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• Rounding Algorithms - Discussion
Apr 15, 2011

# Rounding Algorithms - Discussion     On a slow but regular basis I get questions and commentary about the Article I posted a while ago:
http://www.cplusplus.com/forum/articles/3638
The following post exemplifies the general nature of them:
Name Withheld said:
I'm writing a bit of code to simulate an aspect of monetary policy for an economics course. While searching for the correct syntax/library for "ROUND" (obviously I'm not a programmer) I discovered your post dated Aug 18, 2008 at 8:56pm ( http://www.cplusplus.com/forum/articles/3638/#msg15562 ). In it you said,

 ```The round half down did exactly what it should have. Given a number exactly halfway between two integers (12.5) it rounds down to 12.```

I don't believe this is correct, at least the way I learned it back in the 1900s. 10 divided by 2 might well be 5, but but it isn't halfway between the values linearly. The way you've done it seems to include zero as a value, but discounts it as a place holder. The objective of rounding is to decide whether to remain in the current magnitude or jump up to the next order of magnitude, yes?

Let's avoid enumeration for a moment by assuming ten dots (@) and denoting the midpoint (|) such that there are five dots on either side:

@  @  @  @  @  |  @  @  @  @  @

Now let's use integers. Here are the ten (and only ten) values/places of the decimal system with this same midpoint:

0  1  2  3  4  |  5  6  7  8  9

Unarguably the line is mid-way between zero and nine. If one were to assign a decimal value to that line, what would it be? 4.5? No, because the same problem exists, ad infinitum. In short, 4 or less is rounded down, 5 or more is rounded up.
Whether or not you believe a mathematical concept does not affect its truth.

Don't feel bad, though, because this particular point is confusing. And you have confused yourself more by mixing notations and value.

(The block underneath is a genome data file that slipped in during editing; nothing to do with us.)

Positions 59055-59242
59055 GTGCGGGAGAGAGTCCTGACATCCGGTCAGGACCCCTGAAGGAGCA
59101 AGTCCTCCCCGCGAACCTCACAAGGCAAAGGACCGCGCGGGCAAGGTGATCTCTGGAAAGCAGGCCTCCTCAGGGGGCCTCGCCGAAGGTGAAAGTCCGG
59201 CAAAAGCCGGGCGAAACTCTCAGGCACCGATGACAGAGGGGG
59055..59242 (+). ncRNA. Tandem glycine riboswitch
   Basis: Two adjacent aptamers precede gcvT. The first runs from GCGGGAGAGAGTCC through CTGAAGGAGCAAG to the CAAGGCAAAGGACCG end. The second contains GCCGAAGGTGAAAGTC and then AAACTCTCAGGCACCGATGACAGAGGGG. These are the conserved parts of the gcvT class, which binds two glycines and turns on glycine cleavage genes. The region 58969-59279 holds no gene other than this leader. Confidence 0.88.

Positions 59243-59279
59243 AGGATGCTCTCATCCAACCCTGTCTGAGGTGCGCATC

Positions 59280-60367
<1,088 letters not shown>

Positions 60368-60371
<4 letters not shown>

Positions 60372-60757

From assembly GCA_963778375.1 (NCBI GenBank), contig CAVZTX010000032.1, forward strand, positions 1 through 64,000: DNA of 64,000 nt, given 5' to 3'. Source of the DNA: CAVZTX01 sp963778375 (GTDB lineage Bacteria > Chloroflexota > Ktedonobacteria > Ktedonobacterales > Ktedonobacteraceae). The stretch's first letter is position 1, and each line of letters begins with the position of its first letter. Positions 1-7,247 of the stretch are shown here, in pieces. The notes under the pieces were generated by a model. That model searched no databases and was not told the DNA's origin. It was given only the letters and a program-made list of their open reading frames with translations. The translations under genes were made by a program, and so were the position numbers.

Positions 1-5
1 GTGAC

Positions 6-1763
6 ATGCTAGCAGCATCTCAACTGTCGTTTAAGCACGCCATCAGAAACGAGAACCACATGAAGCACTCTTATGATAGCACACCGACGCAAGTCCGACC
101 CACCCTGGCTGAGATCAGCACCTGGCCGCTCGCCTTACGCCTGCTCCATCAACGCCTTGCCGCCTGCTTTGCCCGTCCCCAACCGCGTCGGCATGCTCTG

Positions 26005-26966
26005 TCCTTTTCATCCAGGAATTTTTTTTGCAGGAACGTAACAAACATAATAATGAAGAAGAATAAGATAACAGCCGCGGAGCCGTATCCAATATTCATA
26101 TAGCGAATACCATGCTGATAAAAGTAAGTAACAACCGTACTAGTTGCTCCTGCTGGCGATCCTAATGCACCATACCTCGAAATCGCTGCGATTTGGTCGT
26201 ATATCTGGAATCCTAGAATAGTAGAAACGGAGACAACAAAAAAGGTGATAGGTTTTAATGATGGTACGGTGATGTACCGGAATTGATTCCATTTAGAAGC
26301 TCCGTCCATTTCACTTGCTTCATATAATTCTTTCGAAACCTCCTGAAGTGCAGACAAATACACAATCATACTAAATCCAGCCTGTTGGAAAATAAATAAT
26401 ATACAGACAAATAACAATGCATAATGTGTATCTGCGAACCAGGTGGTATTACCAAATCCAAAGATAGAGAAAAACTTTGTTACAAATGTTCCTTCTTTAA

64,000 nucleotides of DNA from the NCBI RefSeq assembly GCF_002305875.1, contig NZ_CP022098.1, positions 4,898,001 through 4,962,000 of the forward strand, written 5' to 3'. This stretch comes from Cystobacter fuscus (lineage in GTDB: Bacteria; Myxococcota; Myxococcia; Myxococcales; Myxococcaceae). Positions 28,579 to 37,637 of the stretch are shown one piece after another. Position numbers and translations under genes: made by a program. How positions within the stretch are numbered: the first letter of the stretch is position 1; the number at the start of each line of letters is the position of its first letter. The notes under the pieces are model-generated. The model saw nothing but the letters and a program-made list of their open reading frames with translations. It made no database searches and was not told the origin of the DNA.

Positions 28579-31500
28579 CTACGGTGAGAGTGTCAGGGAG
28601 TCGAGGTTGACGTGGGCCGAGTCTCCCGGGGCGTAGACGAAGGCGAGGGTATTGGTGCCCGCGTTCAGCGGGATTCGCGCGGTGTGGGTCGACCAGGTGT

@  @  @  @  @  |  @  @  @  @  @
let's count them:

1  2  3  4  5  |  6  7  8  9  10
That's right, there are exactly ten dots.
Exactly half of ten is five.

If you want to do it linearly, you can do that also, but you must remember to count properly:
 ``` +--+--+--+--+--+--+--+--+--+--+ 0 1 2 3 4 5 6 7 8 9 10 | | | fewest the exact most center```
Linearly, halfway between zero and ten dots (the fewest I have are zero, and the most I have are ten) is five. Since you are still unsure about that, go ahead and count how many spaces there are between each number. Notice that there are exactly ten.

Unarguably the line is mid-way between zero and nine. If one were to assign a decimal value to that line, what would it be? 4.5? No, because the same problem exists, ad infinitum.
You assume that because your premise is true that your conclusion is also true. Yes, the line is mid-way between zero and nine. But its correct decimal value is 4.5. You can see it on your graph, just by looking at it. The line is halfway between the 4 and the 5, which is 4 + 0.5 = 4.5.

In short, 4 or less is rounded down, 5 or more is rounded up.
Your assertation is at odds with the work of hundreds of thousands of competent, intelligent mathematicians throughout history and today. I think you ought to rethink your position.

As part of your rethinking, you may consider that you missed a large piece of the whole point in the article. There are more than one way to round numbers. The so-called "grade school" method, or round-half-up (the one you are favoring), is a biased method and is not always useful. (It is actually less useful than people think, since it assumes something about the data being processed.)

Finally, you are nit-picking me about a different rounding algorithm than the one you are considering. If you were making a comparison between the two, that would be one thing, but as you are not, then you are essentially complaining that the apple is not an orange. In the round-half-down algorithm, unlike the round-half-up algorithm, 0.5 or less rounds down and everything else rounds up.

I hope I have helped explain this better to you. Good luck!
Since Name Withheld posted when he went through elementary school I changed the date also. I was tempted to write 19x0, but I thought people would have just a little too much fun reading that as 2000 or 2011... (At least, I would have.)

And yes, the whole point in rounding is what kind of bias is appropriate for your data. The grade school method is biased toward positive infinity.

Not all biases are symmetric around zero. The grade school method is not, either.

Anyway, thanks!